Home Sleep Tips Your Circadian Rhythms And Getting to Sleep Faster

Your Circadian Rhythms And Getting to Sleep Faster

by Ultimate Sleep Staff

Many people refuse to listen to their body’s internal cues that, in turn, has adverse consequences on the health of their mind and body. Take sleeping, for example, a relatively easy thing to do that takes our bodies from an active state to a passive state for a purpose – it’s absolutely necessary in the repair, rehabilitation and rejuvenation of the brain and body. Without sufficient sleep, especially over prolonged periods, the body experiences a wide range of side effects from increased lethargy to increased risk of chronic degenerative diseases.

The Structures of the Circadian Rhythms

What is your body’s internal cue for sleeping? Scientists call it the circadian rhythms, or the internal clock, which are regulated by specific structures in the brain. These structures combined with chemicals determine the cycle of sleeping and waking throughout a 24-hour period; the term “circadian” means “about a day”. The brain has a pacemaker-like mechanism regulating the circadian rhythms, a relatively precise mechanism that makes a person go to sleep and wake up at about the same time, day in and day out.

The circadian rhythms aren’t something that a person can control no matter how hard he may try to do so. The internal clock in every person becomes gradually established soon after birth, thus, it explains the changing sleeping pattern of babies.

This mechanism isn’t just about sleeping, however, as it has a significant influence on the daily ups and downs of the body’s biological functions. The internal clock affects blood pressure, body temperature, and hormone release, among others, so when it’s thrown out of whack, the body eventually suffers the effects. For example, your body releases melatonin, a hormone that stimulates drowsiness, at night as a prelude to sleeping.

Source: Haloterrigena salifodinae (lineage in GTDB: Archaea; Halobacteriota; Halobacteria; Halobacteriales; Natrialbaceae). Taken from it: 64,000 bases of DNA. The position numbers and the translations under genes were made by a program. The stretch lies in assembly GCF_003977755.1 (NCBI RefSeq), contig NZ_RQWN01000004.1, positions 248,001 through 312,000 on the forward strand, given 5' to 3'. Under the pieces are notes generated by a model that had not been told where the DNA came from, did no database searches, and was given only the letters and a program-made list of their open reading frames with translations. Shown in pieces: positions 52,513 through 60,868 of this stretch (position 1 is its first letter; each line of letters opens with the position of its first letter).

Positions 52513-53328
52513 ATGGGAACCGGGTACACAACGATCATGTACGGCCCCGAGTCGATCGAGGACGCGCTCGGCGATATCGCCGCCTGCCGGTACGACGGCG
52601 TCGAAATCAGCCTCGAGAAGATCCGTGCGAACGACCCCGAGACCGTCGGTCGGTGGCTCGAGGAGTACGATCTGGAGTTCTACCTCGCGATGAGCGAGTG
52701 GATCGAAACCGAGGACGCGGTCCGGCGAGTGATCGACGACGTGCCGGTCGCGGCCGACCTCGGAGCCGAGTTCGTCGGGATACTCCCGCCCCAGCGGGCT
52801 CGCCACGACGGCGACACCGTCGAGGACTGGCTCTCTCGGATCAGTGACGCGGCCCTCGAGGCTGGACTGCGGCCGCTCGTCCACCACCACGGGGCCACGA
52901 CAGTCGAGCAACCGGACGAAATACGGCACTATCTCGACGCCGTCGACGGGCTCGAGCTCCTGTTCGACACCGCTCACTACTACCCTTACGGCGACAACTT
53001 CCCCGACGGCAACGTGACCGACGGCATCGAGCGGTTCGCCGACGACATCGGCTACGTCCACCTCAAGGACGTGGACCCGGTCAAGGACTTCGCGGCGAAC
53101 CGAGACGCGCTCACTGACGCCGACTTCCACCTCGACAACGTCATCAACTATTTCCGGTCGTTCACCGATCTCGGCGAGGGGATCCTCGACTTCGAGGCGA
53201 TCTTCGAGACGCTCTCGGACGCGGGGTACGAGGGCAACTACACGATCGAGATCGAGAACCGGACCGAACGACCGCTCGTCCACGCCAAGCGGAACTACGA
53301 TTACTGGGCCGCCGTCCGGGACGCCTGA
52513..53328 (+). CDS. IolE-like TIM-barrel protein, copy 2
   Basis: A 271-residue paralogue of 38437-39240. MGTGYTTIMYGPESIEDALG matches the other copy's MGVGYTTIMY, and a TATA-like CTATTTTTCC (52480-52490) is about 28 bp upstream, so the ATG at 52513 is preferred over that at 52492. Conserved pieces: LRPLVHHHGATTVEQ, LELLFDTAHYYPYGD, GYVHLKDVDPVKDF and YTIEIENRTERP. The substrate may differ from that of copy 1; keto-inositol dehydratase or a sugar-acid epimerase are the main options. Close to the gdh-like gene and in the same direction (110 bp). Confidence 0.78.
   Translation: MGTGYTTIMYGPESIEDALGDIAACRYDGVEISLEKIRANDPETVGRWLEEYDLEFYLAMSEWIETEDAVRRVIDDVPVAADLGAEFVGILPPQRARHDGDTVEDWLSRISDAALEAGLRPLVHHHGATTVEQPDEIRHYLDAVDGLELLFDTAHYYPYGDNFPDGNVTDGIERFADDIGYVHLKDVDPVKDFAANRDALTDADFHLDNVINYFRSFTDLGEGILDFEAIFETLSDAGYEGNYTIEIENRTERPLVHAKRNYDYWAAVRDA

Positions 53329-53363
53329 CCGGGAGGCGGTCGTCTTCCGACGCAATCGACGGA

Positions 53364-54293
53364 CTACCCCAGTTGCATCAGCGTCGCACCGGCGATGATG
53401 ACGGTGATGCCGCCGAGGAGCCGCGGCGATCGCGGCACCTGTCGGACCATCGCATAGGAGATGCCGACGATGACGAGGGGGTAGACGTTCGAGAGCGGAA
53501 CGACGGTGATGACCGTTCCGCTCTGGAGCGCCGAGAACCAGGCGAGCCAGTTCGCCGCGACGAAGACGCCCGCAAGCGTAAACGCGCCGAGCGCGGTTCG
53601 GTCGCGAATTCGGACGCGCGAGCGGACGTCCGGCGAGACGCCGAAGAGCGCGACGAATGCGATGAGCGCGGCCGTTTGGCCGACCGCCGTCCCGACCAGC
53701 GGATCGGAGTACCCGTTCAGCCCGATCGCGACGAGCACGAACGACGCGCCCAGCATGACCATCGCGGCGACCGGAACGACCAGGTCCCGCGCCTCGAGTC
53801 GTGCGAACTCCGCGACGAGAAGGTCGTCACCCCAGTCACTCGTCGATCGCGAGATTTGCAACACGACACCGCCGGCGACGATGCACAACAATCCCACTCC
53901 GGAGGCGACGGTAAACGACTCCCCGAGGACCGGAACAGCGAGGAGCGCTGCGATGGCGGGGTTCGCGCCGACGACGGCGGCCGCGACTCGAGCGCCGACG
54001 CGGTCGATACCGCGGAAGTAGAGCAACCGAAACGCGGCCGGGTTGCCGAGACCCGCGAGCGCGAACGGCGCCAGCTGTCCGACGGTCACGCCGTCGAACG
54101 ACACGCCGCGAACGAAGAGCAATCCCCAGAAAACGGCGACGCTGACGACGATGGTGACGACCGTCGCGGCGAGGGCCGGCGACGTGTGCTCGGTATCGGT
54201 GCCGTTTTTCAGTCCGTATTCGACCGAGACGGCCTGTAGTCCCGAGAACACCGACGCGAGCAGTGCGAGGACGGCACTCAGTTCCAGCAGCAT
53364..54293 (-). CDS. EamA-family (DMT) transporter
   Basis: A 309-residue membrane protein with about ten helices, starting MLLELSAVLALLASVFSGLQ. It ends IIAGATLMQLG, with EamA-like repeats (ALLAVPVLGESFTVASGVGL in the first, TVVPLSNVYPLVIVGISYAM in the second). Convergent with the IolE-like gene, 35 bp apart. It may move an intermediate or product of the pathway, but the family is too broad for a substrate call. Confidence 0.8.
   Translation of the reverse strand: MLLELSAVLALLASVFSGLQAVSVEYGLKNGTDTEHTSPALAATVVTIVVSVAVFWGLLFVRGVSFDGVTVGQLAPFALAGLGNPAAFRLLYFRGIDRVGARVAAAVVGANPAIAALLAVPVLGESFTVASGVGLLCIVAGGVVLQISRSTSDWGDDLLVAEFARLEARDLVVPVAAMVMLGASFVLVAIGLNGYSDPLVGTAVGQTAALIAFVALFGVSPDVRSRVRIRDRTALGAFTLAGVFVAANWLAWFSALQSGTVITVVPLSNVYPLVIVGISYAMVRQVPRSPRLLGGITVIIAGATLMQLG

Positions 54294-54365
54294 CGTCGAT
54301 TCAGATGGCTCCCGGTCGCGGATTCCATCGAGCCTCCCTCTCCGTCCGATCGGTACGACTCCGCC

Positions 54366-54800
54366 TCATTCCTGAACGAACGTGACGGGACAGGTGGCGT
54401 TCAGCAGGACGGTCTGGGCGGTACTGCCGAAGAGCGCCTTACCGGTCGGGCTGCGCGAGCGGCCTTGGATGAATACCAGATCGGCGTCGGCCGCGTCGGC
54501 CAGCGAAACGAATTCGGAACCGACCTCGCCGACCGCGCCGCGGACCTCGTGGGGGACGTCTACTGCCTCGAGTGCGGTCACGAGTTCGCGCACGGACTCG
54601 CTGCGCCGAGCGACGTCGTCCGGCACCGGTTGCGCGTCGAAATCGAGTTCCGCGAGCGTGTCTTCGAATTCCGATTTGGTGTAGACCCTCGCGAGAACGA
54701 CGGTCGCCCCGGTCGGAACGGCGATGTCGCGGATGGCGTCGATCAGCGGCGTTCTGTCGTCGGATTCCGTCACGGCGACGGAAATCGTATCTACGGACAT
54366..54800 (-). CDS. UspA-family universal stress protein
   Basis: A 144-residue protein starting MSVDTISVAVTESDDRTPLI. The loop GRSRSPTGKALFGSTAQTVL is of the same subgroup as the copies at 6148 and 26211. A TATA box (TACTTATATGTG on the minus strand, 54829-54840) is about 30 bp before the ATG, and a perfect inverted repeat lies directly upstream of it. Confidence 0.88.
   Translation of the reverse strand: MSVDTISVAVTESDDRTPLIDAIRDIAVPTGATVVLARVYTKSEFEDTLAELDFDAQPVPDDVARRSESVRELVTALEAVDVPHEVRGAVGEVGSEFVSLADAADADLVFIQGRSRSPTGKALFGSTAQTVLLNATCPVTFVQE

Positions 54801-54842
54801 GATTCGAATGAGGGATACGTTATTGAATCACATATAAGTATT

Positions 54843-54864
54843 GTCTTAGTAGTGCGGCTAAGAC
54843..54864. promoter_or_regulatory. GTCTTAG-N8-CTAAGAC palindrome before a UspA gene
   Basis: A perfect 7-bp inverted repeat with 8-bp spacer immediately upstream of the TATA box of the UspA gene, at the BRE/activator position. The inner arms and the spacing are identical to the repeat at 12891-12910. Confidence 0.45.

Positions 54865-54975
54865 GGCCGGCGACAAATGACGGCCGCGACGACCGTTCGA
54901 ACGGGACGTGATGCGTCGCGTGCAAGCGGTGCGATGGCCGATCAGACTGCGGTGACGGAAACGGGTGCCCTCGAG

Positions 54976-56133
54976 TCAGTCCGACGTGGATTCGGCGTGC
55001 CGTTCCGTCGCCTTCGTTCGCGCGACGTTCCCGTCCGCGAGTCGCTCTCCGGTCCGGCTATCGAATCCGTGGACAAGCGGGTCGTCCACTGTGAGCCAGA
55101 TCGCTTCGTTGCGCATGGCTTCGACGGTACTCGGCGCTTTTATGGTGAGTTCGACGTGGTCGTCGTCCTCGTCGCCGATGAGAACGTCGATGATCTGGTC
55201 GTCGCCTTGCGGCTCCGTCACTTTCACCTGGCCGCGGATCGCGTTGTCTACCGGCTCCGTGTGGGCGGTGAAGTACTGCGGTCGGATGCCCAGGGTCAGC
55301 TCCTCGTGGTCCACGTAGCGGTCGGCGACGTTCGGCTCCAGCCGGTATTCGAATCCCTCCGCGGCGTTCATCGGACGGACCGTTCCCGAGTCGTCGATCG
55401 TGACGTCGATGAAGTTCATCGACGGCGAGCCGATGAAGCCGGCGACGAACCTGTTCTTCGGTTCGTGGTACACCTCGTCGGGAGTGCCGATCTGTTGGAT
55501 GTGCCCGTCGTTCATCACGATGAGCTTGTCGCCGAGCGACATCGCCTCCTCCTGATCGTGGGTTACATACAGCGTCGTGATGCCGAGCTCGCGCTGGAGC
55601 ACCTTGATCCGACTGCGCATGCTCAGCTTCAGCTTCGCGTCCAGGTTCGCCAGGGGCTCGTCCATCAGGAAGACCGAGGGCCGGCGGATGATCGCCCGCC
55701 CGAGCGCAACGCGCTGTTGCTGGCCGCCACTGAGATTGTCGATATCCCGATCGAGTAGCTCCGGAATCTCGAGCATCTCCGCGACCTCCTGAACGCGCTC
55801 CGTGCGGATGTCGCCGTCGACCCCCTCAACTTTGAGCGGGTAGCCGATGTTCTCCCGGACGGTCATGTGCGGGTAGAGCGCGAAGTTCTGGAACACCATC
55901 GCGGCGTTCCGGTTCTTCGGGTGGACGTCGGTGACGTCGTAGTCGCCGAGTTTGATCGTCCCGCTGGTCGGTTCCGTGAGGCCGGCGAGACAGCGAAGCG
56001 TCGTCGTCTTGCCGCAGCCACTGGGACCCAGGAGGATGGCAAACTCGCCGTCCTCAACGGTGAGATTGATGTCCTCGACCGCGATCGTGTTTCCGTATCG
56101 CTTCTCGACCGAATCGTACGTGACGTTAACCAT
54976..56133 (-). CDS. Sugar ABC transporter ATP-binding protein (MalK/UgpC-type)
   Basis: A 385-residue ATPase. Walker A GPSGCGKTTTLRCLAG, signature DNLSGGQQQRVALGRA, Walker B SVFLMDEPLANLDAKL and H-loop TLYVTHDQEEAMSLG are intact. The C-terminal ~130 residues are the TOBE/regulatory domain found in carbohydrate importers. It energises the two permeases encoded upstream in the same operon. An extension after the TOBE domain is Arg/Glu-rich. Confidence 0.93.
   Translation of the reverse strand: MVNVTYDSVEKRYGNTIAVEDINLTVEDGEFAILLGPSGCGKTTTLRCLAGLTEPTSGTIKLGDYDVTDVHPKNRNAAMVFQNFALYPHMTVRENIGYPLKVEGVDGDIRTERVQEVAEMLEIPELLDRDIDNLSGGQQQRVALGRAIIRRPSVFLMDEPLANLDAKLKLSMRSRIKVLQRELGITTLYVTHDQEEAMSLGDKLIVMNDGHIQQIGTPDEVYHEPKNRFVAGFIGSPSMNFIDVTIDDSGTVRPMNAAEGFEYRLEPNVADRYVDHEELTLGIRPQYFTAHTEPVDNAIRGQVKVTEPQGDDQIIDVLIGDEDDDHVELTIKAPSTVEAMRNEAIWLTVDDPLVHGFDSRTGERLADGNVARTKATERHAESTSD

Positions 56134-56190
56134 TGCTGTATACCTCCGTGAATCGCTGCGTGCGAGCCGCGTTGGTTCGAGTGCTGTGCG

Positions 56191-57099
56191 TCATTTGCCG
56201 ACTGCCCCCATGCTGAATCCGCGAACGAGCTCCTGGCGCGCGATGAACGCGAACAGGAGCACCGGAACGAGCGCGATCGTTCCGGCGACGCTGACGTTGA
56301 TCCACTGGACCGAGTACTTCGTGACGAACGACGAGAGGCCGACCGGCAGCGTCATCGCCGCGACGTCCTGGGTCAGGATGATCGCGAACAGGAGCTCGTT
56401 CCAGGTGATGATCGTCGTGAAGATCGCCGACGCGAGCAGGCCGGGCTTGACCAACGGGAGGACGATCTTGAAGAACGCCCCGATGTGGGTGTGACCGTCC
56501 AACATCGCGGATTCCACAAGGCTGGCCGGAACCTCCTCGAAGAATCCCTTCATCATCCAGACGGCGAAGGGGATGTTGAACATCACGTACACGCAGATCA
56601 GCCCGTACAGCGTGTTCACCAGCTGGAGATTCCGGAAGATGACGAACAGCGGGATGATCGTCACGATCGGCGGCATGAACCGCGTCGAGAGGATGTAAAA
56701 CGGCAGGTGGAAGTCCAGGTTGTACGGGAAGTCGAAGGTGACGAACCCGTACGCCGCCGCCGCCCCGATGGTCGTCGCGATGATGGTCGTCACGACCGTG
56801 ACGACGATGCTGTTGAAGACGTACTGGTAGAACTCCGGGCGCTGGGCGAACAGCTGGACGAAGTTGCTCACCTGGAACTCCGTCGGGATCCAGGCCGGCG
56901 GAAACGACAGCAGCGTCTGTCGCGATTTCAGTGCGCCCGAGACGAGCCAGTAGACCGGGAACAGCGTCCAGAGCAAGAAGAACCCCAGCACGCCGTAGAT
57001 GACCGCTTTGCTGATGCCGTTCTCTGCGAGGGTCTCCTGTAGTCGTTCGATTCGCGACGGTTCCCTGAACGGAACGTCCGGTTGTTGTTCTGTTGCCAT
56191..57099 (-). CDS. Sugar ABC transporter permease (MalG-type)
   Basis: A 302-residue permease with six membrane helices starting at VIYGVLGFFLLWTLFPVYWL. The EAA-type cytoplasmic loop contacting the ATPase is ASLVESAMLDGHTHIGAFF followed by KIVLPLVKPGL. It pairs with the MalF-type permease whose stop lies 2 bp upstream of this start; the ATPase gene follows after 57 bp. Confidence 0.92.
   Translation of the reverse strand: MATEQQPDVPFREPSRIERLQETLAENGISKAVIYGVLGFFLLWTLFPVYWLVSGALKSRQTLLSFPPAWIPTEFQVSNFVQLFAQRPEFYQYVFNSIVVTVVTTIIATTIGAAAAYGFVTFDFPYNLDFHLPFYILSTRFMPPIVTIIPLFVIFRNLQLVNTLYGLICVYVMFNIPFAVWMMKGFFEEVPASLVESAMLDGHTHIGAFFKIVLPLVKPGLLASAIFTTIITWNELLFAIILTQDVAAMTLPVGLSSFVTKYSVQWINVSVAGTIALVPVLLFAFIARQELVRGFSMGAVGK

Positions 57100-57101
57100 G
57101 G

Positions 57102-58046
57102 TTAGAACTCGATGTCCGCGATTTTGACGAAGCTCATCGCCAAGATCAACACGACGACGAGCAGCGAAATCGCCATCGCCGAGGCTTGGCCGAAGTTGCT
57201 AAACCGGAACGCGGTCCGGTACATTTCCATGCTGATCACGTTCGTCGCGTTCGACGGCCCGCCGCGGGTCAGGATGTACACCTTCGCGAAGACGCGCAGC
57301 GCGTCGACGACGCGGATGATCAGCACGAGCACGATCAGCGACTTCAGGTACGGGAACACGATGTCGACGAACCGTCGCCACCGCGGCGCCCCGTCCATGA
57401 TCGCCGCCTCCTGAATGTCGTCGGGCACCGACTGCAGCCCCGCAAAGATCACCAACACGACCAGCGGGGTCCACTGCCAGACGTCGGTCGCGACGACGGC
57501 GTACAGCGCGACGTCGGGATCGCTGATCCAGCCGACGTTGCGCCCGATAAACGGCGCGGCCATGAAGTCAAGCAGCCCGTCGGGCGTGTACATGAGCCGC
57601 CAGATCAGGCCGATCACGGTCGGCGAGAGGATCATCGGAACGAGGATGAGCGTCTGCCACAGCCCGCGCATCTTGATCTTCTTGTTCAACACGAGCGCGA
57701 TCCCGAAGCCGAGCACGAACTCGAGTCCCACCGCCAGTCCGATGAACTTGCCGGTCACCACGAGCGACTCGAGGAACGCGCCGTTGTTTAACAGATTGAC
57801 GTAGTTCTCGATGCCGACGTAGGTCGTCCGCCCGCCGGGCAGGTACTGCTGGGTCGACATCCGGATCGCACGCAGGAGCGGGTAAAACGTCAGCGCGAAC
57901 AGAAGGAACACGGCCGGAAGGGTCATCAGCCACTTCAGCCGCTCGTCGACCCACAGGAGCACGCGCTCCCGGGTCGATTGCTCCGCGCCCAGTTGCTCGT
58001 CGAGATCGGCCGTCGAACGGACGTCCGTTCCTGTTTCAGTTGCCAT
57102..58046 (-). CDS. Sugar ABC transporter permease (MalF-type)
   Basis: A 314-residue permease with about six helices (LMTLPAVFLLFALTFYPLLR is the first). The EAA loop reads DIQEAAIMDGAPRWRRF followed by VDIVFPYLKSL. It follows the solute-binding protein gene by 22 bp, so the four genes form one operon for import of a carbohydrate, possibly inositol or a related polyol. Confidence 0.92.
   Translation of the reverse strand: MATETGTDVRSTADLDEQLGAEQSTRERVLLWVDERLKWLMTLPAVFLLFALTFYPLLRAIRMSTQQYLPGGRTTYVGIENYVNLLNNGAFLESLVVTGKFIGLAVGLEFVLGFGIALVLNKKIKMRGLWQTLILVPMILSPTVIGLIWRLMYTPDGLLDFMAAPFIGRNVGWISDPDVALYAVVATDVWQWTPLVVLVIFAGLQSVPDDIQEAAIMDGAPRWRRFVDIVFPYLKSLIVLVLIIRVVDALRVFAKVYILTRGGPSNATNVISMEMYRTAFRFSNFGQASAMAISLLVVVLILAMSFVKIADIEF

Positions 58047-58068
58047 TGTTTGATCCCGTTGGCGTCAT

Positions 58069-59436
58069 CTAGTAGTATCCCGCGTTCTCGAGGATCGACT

The Sleep Stages

The brain’s structures are also responsible for the series of distinct physiological sleep stages, namely, the non-REM sleep (i.e., quiet sleep) and the REM sleep (i.e., dreaming sleep). These are also influenced, if not controlled, by the circadian rhythms.

REM sleep is as different as non-REM sleep, in the same way that these two stages of sleep are as different from wakefulness. Each stage, nonetheless, serves a necessary purpose in the health of the brain and body.

Quiet sleep aids in the restoration of the body while dreaming sleep restores the mind as well as enhances the brain’s memory and learning functions. Quiet sleep is also characterized by an “idling brain in a movable body”, a phrase coined by scientists to describe the brain and body functions at this stage. Basically, most of the brain’s cognitive (i.e., thinking) and bodily functions slows down although body movement can still happen – shifting positions during sleep happens at this stage.

Of course, you aren’t consciously aware of these things happening in your brain and body. But if you follow the cues, you should be able to transition from a state of wakefulness to a state of sleep smoothly. You will also drop into quiet sleep faster and, unless something disturbs the pattern, you will enjoy a night of restful sleep and wake up refreshed after spending eight hours on your Serta mattress.

Your brain’s wave patterns also change when transitioning from wakefulness to sleep. When you’re fully awake, your brain receives and analyzes information, sends signals to the different parts of the body, and coordinates movement, among other things. Your brain’s wave patterns on an EEG are irregular, even messy.

But when your eyes close, your brain doesn’t receive visual input and your brain waves slowly settles into a steady and rhythmic pattern. If you follow your body’s cues, you will likely find that the transition from wakefulness to quiet sleep is akin to flipping a switch – either you’re awake or you’re asleep.

The Ways of Listening to Your Cues

Your body’s circadian rhythms are such that your desire for sleep will likely be at its strongest between midnight and dawn, as well as during mid-afternoon albeit to a lesser extent. You may try to stay awake for most of the day but your body will slip into naps, perhaps between 2 p.m. and 3 p.m. (i.e., mid-afternoon nap) and between 2 a.m. and 4 a.m.

Our suggestion: Don’t try to fight your circadian rhythms! Unless you’re working the night shift or graveyard shift, it’s always best to sleep when your body needs it and your brain sends the cues.

You can also work with your circadian rhythms by being mindful of your bedtime habits. For one thing, you should turn off the lights in your bedroom before hitting your bed; a small night light should suffice if you don’t like sleeping in total darkness. For another thing, you can take a warm bath to induce relaxation a half-hour before your bedtime.

You may adopt the motto about sleeping when you’re dead but it’s something that shouldn’t be taken literally. You have to sleep and it starts with listening to your body’s cues.

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